Now I realize not everyone is comfortable installing code like this on their site. You can always ask your website developer to help you or get help from Twitter.
However, if your website runs on WordPress and you want to install the tag code yourself, you can follow the instructions below. I’m using one of the simplest methods—Google Tag Manager. It’s an easier option for those who aren’t “code-savvy.”
1. Create a Google Tag Manager account and make a note of your assigned website ID.
2. Open the tag manager for your website and click on New and then on Tag.
3. Type in a tag name.
4. Choose Custom HTML tag from the Tag Type drop-down menu.
5. Paste the Twitter tag code you generated earlier into the empty text field on this page.
6. Log into your WordPress dashboard, go to your Plugins section and click Add New. A search box appears.
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7. Type Google Tag Manager in the search box and click Search Plugins. You’ll see the Google Tag Manager plugin in the results.
8. Install the Google Tag Manager plugin and use the Google Tag Manager ID (from step 1) to track the proper account.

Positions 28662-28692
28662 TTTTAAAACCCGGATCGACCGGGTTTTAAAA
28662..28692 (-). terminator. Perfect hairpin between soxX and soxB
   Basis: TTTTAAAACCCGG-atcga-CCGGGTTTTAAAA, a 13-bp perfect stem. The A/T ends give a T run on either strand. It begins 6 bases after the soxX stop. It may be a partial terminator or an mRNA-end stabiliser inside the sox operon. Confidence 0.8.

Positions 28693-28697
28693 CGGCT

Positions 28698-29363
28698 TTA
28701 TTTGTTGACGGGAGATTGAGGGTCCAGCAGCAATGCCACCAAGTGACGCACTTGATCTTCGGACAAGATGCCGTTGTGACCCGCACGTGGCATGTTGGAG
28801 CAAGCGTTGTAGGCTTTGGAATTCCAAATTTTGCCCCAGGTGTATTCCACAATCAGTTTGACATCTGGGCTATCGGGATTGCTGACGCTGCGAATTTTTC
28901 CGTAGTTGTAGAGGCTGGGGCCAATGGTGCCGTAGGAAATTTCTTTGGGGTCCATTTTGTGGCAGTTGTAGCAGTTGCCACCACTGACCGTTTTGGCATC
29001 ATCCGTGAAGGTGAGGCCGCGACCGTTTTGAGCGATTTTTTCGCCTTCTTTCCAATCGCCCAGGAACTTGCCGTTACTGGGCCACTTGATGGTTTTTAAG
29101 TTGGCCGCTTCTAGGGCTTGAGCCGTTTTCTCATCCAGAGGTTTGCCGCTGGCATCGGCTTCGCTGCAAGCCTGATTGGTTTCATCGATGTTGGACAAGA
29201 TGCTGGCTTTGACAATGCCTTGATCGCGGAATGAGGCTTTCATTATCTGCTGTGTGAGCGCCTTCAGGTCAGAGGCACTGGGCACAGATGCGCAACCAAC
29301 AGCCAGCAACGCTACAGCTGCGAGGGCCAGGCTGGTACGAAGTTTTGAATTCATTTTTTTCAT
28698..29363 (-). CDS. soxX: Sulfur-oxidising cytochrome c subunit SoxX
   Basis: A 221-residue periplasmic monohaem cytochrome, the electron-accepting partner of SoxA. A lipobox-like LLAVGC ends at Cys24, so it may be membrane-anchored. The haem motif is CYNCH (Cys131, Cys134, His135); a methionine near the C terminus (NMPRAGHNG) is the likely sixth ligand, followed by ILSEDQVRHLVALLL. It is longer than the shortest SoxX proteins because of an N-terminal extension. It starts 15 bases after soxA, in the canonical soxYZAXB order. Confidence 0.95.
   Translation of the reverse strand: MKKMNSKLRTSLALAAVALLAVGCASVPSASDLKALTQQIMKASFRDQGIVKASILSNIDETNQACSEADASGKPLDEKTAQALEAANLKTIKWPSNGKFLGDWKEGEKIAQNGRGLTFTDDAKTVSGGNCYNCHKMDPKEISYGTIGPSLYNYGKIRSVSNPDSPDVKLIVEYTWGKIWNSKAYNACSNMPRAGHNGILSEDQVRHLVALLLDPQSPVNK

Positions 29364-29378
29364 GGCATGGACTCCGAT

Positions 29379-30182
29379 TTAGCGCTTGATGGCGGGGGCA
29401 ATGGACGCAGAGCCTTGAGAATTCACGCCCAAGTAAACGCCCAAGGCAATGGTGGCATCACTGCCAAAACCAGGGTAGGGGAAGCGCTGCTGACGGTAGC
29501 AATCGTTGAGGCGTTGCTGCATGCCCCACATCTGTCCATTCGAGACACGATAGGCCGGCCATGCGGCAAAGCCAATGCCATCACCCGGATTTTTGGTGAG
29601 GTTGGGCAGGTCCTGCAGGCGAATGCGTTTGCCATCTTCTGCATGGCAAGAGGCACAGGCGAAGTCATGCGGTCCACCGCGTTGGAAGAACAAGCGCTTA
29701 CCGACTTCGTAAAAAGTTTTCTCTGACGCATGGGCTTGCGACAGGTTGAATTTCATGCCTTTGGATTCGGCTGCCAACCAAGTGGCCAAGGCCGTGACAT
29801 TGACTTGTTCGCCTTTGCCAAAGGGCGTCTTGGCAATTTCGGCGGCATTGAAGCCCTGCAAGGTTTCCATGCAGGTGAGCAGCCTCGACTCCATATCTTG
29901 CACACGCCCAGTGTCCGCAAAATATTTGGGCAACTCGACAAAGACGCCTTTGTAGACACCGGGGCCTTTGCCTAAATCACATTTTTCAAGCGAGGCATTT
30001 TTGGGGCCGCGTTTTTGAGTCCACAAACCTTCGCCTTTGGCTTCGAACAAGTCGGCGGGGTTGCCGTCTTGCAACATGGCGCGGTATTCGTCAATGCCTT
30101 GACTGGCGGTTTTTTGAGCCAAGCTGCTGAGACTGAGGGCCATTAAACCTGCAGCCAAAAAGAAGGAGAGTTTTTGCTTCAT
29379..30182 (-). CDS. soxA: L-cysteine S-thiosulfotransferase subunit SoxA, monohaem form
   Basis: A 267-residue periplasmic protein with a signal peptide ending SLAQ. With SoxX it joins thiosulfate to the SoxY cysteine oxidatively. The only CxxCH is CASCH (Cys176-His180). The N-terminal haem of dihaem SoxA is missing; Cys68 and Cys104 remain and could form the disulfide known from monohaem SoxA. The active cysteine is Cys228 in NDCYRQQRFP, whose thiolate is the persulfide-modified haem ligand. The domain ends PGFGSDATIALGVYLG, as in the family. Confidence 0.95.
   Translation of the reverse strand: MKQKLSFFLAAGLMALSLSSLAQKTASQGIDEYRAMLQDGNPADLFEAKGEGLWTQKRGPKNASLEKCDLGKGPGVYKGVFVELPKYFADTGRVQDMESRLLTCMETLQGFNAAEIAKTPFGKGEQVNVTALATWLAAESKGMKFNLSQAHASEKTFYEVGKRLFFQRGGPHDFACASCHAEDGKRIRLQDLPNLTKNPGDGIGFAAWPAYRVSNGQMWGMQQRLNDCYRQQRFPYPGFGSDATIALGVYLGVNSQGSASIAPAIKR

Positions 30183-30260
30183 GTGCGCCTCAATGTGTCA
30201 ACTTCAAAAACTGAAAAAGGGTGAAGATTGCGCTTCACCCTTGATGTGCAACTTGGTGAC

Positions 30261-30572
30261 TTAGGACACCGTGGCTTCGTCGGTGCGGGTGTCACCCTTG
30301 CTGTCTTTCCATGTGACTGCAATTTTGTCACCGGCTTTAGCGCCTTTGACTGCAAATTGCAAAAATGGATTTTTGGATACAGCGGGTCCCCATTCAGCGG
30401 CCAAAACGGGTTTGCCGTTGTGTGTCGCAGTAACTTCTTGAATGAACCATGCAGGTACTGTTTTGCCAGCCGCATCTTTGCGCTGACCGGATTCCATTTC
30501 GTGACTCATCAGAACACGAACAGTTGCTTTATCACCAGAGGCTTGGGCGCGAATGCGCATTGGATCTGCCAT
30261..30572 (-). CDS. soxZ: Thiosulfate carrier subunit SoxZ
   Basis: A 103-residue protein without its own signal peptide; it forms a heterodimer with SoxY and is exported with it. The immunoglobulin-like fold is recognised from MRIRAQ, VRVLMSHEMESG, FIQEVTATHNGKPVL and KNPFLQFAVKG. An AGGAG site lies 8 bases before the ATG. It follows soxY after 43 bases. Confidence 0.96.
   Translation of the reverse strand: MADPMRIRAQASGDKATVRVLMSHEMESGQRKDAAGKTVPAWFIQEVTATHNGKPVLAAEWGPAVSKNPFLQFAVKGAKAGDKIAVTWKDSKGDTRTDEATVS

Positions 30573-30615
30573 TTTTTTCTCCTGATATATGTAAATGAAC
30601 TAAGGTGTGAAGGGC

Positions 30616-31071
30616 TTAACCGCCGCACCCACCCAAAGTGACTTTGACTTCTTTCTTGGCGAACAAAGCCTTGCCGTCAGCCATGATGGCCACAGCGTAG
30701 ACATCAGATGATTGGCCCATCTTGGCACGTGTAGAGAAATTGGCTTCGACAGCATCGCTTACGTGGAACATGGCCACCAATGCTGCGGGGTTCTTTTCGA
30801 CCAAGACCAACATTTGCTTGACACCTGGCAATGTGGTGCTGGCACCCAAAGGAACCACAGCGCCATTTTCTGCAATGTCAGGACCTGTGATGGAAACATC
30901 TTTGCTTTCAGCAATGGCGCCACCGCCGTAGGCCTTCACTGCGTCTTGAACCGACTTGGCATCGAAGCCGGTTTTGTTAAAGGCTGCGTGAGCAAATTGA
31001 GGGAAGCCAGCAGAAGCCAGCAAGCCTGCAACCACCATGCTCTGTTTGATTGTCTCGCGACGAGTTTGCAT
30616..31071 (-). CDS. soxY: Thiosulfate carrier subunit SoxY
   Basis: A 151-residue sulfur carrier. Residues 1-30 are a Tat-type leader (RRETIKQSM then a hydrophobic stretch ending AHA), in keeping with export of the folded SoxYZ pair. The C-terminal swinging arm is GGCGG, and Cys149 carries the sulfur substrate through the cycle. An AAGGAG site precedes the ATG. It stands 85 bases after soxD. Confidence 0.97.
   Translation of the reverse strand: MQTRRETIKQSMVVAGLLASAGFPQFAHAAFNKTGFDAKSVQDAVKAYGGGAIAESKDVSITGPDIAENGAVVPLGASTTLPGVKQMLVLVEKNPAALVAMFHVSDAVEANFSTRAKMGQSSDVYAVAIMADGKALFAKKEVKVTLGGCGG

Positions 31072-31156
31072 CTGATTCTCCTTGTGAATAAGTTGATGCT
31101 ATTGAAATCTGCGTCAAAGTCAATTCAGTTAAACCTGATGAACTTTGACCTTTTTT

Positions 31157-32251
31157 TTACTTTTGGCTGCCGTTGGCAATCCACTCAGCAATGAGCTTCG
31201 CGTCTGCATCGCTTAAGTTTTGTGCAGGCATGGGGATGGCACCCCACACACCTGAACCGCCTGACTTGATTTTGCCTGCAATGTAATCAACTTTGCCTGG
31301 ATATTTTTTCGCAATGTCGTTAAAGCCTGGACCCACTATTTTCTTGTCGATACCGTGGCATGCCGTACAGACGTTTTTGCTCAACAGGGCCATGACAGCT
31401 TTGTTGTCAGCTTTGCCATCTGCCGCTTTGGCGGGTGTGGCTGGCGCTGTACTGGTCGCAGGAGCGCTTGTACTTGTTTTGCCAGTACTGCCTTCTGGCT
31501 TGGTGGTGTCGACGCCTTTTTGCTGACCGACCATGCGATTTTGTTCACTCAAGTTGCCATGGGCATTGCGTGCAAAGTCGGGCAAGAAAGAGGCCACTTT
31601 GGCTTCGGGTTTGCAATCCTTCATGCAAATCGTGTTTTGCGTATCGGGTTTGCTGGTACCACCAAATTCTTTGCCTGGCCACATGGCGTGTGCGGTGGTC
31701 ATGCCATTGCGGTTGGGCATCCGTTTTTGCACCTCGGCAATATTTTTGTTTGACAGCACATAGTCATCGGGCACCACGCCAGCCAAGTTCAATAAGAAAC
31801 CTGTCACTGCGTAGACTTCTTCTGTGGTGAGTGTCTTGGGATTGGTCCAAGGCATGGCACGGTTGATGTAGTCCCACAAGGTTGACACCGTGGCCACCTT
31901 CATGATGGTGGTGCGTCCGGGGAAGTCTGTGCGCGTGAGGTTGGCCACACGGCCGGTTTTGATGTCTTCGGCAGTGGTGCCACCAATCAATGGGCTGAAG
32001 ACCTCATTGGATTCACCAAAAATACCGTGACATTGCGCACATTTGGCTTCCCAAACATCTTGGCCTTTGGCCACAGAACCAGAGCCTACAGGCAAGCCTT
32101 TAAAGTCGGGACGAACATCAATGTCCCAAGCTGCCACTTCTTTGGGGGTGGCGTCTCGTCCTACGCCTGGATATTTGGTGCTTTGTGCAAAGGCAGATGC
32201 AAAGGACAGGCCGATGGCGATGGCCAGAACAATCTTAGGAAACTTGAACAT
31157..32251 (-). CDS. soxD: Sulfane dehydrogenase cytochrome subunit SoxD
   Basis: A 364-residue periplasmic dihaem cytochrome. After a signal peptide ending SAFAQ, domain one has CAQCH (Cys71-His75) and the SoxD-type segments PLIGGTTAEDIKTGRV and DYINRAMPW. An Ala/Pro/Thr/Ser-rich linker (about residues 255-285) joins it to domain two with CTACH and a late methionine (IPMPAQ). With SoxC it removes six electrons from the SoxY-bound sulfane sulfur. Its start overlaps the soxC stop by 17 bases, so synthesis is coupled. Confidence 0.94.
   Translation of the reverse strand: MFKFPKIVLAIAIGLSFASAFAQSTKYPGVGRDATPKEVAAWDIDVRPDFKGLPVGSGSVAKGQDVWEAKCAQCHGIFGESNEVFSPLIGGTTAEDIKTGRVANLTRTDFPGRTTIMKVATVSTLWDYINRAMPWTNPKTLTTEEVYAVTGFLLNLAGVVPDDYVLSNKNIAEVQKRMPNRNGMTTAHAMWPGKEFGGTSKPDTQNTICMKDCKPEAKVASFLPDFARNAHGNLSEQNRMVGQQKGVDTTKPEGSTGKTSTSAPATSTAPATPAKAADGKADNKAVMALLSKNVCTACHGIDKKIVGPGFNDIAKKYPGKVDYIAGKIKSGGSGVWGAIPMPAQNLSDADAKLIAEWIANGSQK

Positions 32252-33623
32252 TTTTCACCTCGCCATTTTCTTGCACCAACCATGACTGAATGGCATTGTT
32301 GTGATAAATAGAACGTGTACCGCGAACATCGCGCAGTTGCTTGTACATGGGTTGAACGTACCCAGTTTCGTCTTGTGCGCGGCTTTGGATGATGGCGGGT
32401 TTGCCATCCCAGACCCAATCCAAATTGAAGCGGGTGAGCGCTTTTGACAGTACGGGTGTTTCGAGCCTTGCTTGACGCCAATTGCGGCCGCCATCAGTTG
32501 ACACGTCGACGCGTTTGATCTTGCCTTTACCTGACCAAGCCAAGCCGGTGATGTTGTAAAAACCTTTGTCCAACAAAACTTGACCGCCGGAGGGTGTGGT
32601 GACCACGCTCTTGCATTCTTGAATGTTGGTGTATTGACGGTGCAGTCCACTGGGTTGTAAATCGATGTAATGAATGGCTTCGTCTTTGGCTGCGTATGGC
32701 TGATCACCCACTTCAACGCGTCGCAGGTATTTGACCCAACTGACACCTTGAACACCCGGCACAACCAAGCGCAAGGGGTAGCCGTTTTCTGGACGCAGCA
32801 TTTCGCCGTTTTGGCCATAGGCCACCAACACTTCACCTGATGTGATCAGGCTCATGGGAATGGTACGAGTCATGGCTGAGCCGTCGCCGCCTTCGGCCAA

If you don’t use WordPress as your website or blog platform, I strongly recommend asking your developer to install the code for you.
#2: Confine Remarketing to Best Leads
Don’t try to remarket to everyone on Twitter—segment your audience and create custom experiences based on the pages visitors land on most.
Create Twitter tags for each of those popular pages and install the related tag code on each one.
For example, if you offer three services, create four remarketing tags: one for the whole site and three additional tags for each service page on your website (one code per service). Here’s how a client’s conversion tracking page looked on Twitter after we created several remarketing tags:
Tip: Add a customized remarketing message to each website page. The more you customize your leads’ experience, the more likely they are to convert when they click through.